BOOKS: Eating Animals

From ANIMAL PEOPLE,  September 2011:

Eating Animals
by Jonathan Safran Foer
Little,  Brown & Co. (1271 Ave. of the Americas, New York,  NY 10020),    2009.
341 pages,  hardcover.  $25.99.

What most clearly sets Eating Animals apart from the bulk of animal rights literature is the perspective from which it is written–not the firm, impassioned mindset of a longtime activist,  but that of a lifelong omnivore engaged in his first thorough exploration of the vegetarian debate.  Jonathan Safran Foer’s catalyst for writing Eating Animals was not any conviction as to the merit (or lack thereof) of a vegetarian lifestyle,  but rather the birth of the author’s first son,  and the necessity of making responsible dietary choices on his behalf and raising him with a consistent moral framework. Read more

Fatal dog attacks in Bangalore seen as threat to Animal Birth Control

From ANIMAL PEOPLE,  September 2011:

BANGALORE-Fearing that two fatal dog attacks on children in the Bangalore suburbs might again provoke massacres of dogs and disruptions of the city Animal Birth Control program,  as occurred in 2007 after two fatal dog attacks on children,  Bangalore humane societies,  the Federation of Indian Animal Protection

Organizations, and Bangalore animal control chief Parvez Ahmed Piran closed ranks in midsummer 2011 to amplify denials–against the weight of eyewitness and forensic evidence–that the fatalities were inflicted by dogs. Read more

WWF to review ties to logging firms

From ANIMAL PEOPLE,  September 2011:

WASHINGTON D.C.— World Wildlife Fund director general James P. Leape on August 23,  2011 announced that WWF would review its relationship with all participants in the Global Forest & Trade Network.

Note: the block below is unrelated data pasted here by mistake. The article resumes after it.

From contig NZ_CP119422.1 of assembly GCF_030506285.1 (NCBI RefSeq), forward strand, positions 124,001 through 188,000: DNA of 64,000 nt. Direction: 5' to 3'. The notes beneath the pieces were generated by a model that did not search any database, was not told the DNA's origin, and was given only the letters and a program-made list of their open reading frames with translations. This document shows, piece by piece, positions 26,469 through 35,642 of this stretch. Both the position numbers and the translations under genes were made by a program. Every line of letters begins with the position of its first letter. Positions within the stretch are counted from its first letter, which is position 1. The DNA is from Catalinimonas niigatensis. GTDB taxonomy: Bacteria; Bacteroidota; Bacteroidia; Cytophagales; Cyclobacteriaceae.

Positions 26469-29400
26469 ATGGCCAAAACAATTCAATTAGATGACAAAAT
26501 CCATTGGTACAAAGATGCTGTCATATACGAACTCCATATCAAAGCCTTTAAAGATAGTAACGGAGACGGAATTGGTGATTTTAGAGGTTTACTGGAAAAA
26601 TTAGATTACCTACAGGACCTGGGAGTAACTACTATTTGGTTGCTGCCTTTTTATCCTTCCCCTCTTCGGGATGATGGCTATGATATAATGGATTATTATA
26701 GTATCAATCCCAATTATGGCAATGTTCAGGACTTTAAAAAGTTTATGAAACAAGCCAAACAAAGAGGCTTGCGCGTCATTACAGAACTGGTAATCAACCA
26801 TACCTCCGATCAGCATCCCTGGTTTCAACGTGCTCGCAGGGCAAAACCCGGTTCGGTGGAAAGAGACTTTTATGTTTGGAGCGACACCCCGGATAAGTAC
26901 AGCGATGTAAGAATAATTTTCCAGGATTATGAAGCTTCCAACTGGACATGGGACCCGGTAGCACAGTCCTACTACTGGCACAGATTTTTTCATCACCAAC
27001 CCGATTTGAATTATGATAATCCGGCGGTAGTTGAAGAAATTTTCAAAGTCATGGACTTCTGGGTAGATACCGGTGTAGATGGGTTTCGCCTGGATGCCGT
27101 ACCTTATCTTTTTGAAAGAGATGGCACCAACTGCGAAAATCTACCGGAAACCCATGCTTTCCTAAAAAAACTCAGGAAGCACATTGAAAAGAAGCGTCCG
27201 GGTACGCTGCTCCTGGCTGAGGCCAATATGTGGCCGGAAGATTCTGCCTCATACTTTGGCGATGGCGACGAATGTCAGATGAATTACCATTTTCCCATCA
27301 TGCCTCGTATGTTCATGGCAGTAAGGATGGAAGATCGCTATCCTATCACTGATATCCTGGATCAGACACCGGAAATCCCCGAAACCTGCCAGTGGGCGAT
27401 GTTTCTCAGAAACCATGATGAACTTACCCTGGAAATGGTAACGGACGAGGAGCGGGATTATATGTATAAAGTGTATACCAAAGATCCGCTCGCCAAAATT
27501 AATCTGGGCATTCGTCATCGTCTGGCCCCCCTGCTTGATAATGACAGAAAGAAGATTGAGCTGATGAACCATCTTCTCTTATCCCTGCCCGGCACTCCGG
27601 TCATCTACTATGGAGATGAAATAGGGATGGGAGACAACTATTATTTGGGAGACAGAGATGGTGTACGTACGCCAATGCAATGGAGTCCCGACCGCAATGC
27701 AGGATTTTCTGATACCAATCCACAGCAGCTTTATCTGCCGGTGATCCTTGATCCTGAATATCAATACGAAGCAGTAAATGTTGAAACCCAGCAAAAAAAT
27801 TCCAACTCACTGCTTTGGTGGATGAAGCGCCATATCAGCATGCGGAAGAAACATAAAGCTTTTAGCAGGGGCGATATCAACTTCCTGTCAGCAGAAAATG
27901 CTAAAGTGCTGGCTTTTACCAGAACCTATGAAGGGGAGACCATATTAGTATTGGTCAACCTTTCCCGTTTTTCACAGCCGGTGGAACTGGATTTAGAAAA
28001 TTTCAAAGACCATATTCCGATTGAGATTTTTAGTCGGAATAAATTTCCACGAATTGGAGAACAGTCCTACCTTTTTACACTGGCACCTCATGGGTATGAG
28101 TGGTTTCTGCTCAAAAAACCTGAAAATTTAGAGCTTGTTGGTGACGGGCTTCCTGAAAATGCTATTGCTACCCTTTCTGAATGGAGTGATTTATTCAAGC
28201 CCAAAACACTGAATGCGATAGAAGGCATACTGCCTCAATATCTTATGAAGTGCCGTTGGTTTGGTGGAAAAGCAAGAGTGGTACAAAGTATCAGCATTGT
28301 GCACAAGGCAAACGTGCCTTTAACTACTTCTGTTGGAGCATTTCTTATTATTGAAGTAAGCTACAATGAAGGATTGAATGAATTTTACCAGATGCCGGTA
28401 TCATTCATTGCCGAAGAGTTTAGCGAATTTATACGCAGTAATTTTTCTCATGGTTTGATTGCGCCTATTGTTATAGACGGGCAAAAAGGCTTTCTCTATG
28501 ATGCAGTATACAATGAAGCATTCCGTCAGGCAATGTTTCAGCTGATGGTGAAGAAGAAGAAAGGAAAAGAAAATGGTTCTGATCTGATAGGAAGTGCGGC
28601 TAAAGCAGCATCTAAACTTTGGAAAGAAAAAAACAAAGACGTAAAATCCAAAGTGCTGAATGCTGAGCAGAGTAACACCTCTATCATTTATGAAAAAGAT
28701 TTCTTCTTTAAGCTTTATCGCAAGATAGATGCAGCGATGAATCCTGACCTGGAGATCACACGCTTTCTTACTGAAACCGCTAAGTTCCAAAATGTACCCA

“WWF’s flagship scheme to promote sustainable timber–the Global Forest & Trade Network–is allowing companies to reap the benefits of association with WWF and its iconic panda brand,  while they destroy forests and trade in illegally sourced timber,”  charged the British organization Global Witness on July 25,  2011,  in an internationally syndicated report entitled Pandering to the Loggers. Global Witness cited for example the Malaysian logging firm Ta Ann Holdings Berhad.  Ta Ann,  alleged Global Witness,  is “destroying rainforest,  including orangutan habitat,  within WWF’s own Heart of Borneo project.” Read more

RSPCA honors Nick Jukes, Wu Hung, & Jill Robinson

From ANIMAL PEOPLE,  September 2011:

LONDON-The Royal SPCA of Britain on September 3,  2011 honored InterNICHE coordinator Nick Jukes and Environment & Animal Society of Taiwan founder Wu Hung with the Lord Erskine Silver Award for outstanding contributions to animal welfare.  The award is named in memory of the member of the House of Lords who in 1822 secured passage of a bill “to prevent the cruel and improper treatment of cattle,”  introduced by Richard “Humanity Dick” Martin. Read more

BOOKS: Speaking up for Animals—An anthology of women’s voices

From ANIMAL PEOPLE,  September 2011:

Speaking up for Animals:
An anthology of women’s voices
Edited by Lisa Kemmerer
Paradigm Publishers (P.O. Box 605, Herndon, VA 20172-0605),  2011.
224 pages,  paperback.  $24.95.